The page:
It is fall, and fall is the time for all things PUMPKIN! Honestly, I know everyone is like "pumpkin spice" this and "pumpkin spice" that, which is fine, but pumpkin spice is just... spices. There is no actual pumpkin in it. Personally, I love pumpkin. I love squash generally, but pumpkin is my favorite. You can buy canned pumpkin, but I enjoy making my own pumpkin puree. It's really so easy, and I feel like it gives my pumpkin dishes a different flavor than the canned stuff.
So I am here this week to show you how to make your own. It is so easy! I only used one pumpkin for this demo, but you can definitely use more than one at a time. First, get your pumpkins. The pie pumpkins they sell in the store are typically the best, and the ones I always use. Although I plan on planting pumpkin in our garden so next year I'll have an abundance of pumpkin to choose from!
Heat your oven to 350 degrees Fahrenheit and place a metal pan with water inside on the bottom rack.
Using a large, sharp knife, cut your stem off the top like in the picture above, then cut the pumpkin in half.
Scoop out the seeds from the inside using a metal spoon. I like using metal because it scrapes the stringy parts out better.
You can save the seeds for toasting if you'd like! Toss on some seasoned salt for something savory, or a little cinnamon and sugar for something sweet. Once your pumpkins look like the picture above place them cut side down on a large baking sheet.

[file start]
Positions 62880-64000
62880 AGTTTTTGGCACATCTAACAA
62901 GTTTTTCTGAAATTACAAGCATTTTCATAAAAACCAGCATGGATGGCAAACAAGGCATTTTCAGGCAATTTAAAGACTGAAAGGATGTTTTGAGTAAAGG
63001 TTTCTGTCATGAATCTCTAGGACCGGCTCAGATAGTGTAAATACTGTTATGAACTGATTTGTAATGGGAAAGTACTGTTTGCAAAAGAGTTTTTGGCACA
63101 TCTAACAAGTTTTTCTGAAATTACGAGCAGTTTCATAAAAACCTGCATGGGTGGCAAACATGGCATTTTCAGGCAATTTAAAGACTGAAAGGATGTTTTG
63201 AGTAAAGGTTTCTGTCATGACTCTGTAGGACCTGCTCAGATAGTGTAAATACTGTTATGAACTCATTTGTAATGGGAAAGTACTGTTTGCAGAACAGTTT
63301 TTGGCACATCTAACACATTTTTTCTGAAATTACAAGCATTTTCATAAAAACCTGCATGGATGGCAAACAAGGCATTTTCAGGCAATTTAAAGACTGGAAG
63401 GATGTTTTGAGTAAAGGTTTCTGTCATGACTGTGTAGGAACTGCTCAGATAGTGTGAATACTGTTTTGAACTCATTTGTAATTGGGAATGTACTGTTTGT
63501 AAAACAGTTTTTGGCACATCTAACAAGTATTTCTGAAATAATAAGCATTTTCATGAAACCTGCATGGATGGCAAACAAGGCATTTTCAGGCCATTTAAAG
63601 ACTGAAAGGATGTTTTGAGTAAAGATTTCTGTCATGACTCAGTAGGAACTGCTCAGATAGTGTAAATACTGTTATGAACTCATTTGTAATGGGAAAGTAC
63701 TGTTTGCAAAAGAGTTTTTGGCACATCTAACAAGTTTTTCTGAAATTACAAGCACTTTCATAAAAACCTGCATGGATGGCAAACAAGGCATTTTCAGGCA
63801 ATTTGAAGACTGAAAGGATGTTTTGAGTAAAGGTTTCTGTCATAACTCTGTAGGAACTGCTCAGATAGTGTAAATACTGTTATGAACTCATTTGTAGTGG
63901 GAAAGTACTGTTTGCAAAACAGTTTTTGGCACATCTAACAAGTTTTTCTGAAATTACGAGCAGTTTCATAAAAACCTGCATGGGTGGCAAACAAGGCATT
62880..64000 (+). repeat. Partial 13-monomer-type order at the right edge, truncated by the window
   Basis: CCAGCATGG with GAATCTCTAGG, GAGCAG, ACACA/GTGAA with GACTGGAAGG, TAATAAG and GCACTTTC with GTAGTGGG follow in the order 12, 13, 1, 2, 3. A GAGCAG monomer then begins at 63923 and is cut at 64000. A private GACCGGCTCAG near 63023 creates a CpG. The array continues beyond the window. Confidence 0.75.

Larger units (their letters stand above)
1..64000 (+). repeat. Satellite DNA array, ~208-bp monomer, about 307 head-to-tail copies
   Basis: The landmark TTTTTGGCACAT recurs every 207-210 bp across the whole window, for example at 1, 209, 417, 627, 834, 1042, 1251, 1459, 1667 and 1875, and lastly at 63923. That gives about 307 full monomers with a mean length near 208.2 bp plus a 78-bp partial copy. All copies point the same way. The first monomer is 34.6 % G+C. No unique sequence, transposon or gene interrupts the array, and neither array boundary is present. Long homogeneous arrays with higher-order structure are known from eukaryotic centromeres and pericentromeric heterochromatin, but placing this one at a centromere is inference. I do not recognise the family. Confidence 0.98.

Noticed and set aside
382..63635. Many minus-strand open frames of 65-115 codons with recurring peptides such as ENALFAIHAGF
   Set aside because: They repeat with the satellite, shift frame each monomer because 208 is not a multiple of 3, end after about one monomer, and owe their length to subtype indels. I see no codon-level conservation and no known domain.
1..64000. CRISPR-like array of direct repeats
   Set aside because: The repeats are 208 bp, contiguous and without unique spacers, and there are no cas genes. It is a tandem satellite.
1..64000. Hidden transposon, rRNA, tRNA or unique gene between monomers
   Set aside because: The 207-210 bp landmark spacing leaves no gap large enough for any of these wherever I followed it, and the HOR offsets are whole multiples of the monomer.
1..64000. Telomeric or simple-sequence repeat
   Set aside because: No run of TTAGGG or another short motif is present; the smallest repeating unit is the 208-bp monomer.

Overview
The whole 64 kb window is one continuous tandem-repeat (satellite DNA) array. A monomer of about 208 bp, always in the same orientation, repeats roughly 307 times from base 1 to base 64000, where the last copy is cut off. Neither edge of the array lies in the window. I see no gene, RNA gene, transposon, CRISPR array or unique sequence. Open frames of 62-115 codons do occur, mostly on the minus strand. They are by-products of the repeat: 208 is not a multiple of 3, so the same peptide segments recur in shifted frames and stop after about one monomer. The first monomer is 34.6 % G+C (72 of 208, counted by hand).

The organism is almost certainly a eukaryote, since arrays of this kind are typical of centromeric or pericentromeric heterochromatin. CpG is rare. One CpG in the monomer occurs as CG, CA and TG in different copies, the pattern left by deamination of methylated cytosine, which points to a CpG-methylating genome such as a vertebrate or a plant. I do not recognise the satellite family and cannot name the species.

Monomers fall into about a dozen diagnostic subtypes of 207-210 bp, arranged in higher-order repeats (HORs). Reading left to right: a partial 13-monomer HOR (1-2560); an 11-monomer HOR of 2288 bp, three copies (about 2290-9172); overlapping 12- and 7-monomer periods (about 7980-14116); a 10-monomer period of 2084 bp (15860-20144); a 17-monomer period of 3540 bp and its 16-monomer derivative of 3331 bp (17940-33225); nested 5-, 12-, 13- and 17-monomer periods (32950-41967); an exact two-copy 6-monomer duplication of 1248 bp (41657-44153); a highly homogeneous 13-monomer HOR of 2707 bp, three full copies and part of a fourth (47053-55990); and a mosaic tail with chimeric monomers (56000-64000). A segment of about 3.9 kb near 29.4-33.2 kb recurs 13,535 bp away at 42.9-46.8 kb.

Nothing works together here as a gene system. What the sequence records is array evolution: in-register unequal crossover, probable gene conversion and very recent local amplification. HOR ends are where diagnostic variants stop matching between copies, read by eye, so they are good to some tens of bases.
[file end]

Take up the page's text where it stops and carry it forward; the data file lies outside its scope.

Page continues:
Then put them in the oven and roast them for about an hour. If you do more than one pumpkin at a time you may need a little longer, just keep track and take them out when the rind is soft to the touch and squishes in a little when poked.
Take them out of the oven and LET THEM COOL! (Or you'll burn your hands.) Then you can use a spoon to scoop out the insides.
The half on the left is the one I haven't done yet. The half on the right is the empty shell after I scooped the filling out. Now, when it's scooped out you can put it in a blender, or use an immersion blender. When I did this pumpkin I used my Ninja. It worked pretty well but I had to stop from time to time to scrape the pumpkin off the sides and I think I like my immersion blender for this the best. If you feel like the pumpkin is too thick you can add a little water. Just blend the pumpkin until it's a smooth puree.
If you think the puree is a little too runny for your taste you can drain out the water. Just take a colander and place a linen towel inside. Scoop your puree into there. You can press down, or wrap the towel and squeeze depending on how much you want out. I usually don't add or take away water because having the pan of water in the oven helps them stay as moist as I want them.
This is my finished product after one small pie pumpkin. I'd say it made somewhere between 1 and 1/2 to 2 cups of pumpkin. So if you did several pumpkins you can get a good idea of how much puree you can make at one time!
I am planning on using this pumpkin this weekend when I make my pumpkin cinnamon rolls for our church's General Conference.
I will probably also make more for when I make my pumpkin chili for our ward's (like a congregation) Trunk or Treat Halloween Party in October! See, there are so many wonderful uses for pumpkin!
Creators of Hot Cocoa Bombs! (copyrighted)
Helen Reynolds: Mother of six children , grandmother to eleven! I love to cook, craft and create things and I especially love doing that with my family, So, when my lawyer daughter, Lindsey, my artist daughter, Madalynn, and I came up with the idea of Hot Cocoa Bombs, this blog was born. Then, one more daughter, with her technical and science skills, plus creativity has joined in to round us out! Read more about us here!